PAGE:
Divergent is an action-adventure set in futuristic post-war Chicago. In this prospective world all human beings must take a test at the age of 16 to determine what sort of character he or she is. People fall into one of five categories, called factions; Amity, Erudite, Dauntless, Abnegation and Candor.
This five-category subdivision of humankind was conceived to create perpetual peace, more sinisterly speaking to curtail human nature and free will and in turn control the masses.
Any individual who does not fall into one of the five categories is considered a threat to this ill-perceived pseudo-utopian synthetic society. They are non-conformists called Divergents and are actively sought out and disposed of for the good of society.
Tris Prior (Shailene Woodley) is one such Divergent. When her test results come back inconclusive she is urged to keep her status a secret for her own safely.
The choosing ceremony ensues after the testing of all 16-year-olds and she chooses Dauntless. She leaves her family and commences training in the Dauntless camp where she meets and becomes romantically involved with her mentor Four (Theo James). Four is also a divergent and he becomes acutely aware of Tris' similar status. The training in Dauntless is brutally savage and unrelentingly barbaric, including bare knuckle fighting and tapping unto individual’s fears using mind alteration. Dauntless is the faction concerned with protecting society and all the other factions.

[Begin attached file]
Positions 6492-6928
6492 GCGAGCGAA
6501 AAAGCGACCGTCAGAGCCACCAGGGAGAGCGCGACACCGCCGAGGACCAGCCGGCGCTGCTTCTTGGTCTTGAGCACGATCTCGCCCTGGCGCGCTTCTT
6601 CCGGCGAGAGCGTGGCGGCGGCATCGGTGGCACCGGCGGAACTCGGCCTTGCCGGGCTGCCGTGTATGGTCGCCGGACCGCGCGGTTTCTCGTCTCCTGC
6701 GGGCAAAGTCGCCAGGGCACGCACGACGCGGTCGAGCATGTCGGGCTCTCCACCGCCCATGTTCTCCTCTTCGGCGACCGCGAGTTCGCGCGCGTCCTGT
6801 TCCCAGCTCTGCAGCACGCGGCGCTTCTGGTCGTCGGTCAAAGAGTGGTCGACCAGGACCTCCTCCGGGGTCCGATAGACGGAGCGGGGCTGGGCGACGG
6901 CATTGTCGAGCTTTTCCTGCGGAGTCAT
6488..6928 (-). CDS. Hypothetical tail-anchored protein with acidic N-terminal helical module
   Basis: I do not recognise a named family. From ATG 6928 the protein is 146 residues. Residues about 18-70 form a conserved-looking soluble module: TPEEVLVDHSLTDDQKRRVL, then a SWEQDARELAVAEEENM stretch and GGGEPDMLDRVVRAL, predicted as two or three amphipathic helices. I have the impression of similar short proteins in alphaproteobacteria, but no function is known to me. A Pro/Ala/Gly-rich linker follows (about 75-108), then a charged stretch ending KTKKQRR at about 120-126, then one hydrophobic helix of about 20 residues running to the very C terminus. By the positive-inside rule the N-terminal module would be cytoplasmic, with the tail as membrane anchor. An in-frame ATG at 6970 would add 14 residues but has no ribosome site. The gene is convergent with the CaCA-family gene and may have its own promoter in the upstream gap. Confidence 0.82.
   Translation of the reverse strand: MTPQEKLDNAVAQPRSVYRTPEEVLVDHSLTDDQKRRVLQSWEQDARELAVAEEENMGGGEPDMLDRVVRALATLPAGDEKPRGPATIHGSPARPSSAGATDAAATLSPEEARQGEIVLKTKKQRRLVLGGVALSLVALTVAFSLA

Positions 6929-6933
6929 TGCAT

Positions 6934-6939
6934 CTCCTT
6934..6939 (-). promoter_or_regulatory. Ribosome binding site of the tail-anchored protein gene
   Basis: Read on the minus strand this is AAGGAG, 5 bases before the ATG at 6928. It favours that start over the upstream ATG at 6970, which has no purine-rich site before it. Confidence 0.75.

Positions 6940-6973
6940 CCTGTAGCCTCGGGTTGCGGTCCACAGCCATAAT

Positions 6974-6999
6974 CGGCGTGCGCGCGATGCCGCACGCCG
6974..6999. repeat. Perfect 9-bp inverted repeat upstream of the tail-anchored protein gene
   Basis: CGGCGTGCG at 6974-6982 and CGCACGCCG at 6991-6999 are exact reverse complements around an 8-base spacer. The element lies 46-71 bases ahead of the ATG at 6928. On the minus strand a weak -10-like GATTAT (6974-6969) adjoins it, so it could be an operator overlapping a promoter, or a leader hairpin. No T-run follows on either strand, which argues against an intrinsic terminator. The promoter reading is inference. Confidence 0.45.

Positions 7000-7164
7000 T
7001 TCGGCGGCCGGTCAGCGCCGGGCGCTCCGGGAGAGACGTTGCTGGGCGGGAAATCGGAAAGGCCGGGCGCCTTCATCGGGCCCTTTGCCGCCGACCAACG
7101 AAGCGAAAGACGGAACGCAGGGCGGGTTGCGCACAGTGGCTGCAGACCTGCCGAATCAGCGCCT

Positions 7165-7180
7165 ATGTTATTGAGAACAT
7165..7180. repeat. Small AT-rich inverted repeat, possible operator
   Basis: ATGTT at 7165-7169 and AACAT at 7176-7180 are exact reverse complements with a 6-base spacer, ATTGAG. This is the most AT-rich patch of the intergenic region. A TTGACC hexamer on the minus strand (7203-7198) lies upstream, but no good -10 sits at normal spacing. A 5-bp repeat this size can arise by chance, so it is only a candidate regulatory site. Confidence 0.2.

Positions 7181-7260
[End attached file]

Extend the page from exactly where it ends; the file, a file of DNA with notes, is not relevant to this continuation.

As conflict erupts amongst the factions, it becomes clear that there is a sinister plot in existence to control all dauntless members via mind control serum to in turn control the other factions. Jeanine Matthews (Kate Winslet) is driving the operation using microchips and rhetoric to control the population. “The future belongs to those who know where they belong” and “faction before blood” are frequently echoed in attempt to quash human nature and encourage conformation.
This film is both predictable and unoriginal. The plot is full of holes, a fact which cannot be saved even by the very commendable performance of Woodley.
The most damaging one is that there is a brief mention of a fence which was built around the city after the war for protection but against who or what is not further discussed. Surely, this is a very intricate part of the film’s foundation and in the two hours and twenty minutes of this production this information should have been conveyed to the audience. This unbalances the overall integrity of the film.
On a positive note, Winslet plays a very convincing villain and there is some impressive camera work throughout.
Divergent is in cinemas April 4.